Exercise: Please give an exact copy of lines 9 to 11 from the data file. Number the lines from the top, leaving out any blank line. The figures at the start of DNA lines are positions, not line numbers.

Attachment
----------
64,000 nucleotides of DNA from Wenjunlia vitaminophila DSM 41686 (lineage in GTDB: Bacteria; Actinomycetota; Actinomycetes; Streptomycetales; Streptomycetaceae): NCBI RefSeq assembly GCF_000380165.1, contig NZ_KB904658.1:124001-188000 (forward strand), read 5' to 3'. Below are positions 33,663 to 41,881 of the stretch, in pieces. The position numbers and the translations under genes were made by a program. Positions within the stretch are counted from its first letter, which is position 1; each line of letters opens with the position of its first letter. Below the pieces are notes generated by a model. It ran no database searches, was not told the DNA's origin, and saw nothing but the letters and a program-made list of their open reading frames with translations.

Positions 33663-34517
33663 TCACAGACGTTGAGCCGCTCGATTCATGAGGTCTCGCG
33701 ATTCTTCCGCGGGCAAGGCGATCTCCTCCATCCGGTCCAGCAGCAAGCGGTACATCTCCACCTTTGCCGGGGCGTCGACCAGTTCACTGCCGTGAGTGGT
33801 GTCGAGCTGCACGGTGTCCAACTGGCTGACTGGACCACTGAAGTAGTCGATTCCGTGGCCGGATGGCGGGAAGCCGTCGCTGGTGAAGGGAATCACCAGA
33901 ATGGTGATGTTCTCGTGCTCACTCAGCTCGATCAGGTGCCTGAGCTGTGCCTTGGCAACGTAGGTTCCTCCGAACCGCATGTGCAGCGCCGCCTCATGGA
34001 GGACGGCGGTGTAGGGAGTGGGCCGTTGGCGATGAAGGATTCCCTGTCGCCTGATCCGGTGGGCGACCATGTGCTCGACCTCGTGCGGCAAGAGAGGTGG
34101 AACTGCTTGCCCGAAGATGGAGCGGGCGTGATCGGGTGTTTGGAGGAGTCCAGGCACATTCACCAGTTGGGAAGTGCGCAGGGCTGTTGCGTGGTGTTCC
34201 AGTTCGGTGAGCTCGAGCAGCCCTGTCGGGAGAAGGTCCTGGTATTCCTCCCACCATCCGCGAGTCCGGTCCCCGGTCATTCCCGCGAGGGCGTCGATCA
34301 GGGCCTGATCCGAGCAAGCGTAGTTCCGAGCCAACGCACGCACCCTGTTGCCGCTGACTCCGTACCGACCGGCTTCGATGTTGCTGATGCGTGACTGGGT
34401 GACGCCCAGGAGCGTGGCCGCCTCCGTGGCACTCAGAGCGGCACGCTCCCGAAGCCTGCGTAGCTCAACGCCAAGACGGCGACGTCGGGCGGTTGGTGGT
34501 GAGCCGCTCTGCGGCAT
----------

34201 AGTTCGGTGAGCTCGAGCAGCCCTGTCGGGAGAAGGTCCTGGTATTCCTCCCACCATCCGCGAGTCCGGTCCCCGGTCATTCCCGCGAGGGCGTCGATCA
34301 GGGCCTGATCCGAGCAAGCGTAGTTCCGAGCCAACGCACGCACCCTGTTGCCGCTGACTCCGTACCGACCGGCTTCGATGTTGCTGATGCGTGACTGGGT
34401 GACGCCCAGGAGCGTGGCCGCCTCCGTGGCACTCAGAGCGGCACGCTCCCGAAGCCTGCGTAGCTCAACGCCAAGACGGCGACGTCGGGCGGTTGGTGGT